On-chip tomographic microscopy: a paraDIgm Shift for RevolUtionizing lab-on-a-chiP bioimaging technology (DISRUPT)

DISRUPT aims at revolutionising the field of biomedical imaging by developing a radically new lab-a-on-chip technology: integrated tomographic microscopy. This unprecedented technique will be enabled by pushing forward the science of on-chip wireless photonics and tomography, in combination with microfluidics and artificial intelligence (AI).

The CMOS compatibility of this technology will represent a paradigm shift as it assures the realization of tomographic microscopes that are dramatically cheaper, lighter, and smaller than current approaches. Moreover, the singular features of the proposed solution will introduce key advantages in terms of resolution, sensitivity, throughput, parallelisation, and energy efficiency.

To illustrate its potential, we will show that on-chip tomographic phase microscopy (TPM) can be used for cancer detection and the identification of infected cells. This novel device will be suited for many applications, such as early cancer diagnosis, cell characterisation, research on cancer and infectious diseases, immunocyte phenotyping, stem cell multipotency identification, tissue pathology, haematopathology, and analysis of infected cells. Its intrinsic mass-producible, compact, low-cost, mechanically robust, and energy-efficient feature will make this technology a future innovation driver for new developments in many biomedical application fields, and offers an alternative toolset addressing some of the emerging needs of microscopic analysis and diagnostics in low-resource settings, telemedicine applications and point-of-care, having a potentially huge societal impact fostering early diagnosis of cancer and other diseases and infections.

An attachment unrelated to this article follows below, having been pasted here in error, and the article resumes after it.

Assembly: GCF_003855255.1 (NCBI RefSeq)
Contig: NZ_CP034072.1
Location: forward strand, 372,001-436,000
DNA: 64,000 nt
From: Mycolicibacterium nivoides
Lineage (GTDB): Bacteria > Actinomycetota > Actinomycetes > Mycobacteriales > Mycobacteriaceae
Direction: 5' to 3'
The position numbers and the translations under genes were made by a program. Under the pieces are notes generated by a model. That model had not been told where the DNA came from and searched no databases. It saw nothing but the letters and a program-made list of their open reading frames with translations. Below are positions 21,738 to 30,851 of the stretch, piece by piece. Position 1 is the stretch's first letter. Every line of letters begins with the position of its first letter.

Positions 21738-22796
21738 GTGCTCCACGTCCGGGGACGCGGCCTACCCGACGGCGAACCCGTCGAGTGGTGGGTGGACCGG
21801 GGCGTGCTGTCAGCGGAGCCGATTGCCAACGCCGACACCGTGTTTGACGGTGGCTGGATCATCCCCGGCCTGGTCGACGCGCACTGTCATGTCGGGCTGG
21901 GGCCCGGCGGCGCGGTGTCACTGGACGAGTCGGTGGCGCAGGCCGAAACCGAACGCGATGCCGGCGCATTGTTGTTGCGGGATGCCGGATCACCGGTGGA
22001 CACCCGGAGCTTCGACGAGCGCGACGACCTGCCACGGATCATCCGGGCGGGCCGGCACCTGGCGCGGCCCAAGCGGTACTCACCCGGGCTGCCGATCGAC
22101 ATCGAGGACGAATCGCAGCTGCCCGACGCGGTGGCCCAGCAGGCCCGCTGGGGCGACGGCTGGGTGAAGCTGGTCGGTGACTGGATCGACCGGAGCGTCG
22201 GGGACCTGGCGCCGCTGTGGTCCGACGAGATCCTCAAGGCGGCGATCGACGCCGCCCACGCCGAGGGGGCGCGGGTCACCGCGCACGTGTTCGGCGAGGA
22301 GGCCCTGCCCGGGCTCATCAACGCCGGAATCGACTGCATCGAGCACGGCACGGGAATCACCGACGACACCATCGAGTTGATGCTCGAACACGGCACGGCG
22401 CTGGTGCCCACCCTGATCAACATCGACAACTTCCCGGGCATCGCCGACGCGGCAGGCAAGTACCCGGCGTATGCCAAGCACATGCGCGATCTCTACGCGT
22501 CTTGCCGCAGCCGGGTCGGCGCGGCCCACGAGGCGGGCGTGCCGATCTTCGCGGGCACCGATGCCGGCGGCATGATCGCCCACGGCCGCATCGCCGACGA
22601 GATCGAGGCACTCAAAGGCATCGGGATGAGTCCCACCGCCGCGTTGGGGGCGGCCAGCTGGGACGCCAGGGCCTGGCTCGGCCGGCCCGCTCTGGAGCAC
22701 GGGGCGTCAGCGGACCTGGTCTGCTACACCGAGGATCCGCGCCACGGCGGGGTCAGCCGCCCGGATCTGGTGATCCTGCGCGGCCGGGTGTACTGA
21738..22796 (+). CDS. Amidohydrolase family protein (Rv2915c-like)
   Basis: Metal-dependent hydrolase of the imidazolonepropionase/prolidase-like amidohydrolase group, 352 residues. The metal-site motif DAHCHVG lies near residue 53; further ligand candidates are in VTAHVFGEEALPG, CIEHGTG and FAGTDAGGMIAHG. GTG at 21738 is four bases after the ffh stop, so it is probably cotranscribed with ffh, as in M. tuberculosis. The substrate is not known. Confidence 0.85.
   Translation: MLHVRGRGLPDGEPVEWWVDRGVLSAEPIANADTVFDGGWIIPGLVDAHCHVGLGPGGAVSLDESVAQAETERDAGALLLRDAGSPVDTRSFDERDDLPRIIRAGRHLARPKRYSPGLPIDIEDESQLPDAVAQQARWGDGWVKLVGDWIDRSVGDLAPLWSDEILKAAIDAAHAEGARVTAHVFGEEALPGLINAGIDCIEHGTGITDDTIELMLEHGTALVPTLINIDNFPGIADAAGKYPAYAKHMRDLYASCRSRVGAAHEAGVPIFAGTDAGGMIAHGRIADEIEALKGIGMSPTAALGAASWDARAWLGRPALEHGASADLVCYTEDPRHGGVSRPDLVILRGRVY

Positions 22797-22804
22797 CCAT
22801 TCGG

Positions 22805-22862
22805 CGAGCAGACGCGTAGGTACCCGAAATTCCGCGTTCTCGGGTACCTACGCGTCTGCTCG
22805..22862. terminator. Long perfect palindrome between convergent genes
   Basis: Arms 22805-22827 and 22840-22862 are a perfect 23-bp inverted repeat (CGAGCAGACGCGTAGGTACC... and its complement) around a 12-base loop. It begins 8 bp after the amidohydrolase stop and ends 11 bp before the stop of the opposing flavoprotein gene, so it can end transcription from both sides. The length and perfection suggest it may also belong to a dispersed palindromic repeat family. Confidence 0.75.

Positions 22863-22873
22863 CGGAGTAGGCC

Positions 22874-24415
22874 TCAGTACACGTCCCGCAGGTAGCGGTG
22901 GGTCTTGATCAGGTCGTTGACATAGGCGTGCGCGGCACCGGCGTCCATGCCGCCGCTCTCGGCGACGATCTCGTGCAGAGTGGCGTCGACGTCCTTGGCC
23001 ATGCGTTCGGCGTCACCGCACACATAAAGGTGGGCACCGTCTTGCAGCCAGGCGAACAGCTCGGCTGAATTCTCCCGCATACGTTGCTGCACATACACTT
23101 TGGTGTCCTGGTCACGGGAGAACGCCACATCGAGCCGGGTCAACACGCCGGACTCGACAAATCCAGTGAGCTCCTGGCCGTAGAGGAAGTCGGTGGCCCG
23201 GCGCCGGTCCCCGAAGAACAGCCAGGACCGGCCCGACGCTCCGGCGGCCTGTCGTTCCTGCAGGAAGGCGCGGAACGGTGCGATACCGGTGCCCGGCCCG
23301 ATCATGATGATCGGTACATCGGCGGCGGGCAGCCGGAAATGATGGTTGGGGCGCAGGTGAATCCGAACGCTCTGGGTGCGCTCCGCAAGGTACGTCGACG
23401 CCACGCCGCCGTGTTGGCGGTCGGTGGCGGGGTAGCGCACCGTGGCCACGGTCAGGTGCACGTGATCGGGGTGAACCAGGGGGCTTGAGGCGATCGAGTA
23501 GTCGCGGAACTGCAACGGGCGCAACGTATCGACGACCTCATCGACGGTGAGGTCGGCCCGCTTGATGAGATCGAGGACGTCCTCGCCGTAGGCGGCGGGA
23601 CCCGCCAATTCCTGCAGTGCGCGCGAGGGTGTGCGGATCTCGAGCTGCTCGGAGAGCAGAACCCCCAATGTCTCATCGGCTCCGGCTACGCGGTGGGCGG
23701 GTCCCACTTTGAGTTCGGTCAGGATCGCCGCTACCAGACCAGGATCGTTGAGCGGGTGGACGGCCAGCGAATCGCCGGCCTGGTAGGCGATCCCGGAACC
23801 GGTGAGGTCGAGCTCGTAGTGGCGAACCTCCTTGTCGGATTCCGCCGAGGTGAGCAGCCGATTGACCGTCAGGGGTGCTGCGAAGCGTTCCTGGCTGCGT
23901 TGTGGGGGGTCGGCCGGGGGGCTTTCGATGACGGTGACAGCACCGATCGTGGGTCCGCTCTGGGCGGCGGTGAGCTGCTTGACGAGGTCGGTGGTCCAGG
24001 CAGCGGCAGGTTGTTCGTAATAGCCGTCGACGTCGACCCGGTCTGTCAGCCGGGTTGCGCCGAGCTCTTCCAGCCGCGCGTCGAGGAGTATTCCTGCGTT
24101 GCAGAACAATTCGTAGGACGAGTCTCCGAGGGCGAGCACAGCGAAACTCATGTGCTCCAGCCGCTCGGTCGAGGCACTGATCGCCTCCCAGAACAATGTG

Funding Entity

European Comission


HORIZON-CL4-2022-DIGITAL-EMERGING-01-03: Advanced multi-sensing systems (RIA)

Project ID



Amadeu Griol





Contribution to NTC

€ 768 750,00



Research Group

Photonics Technology for Applied Diagnostics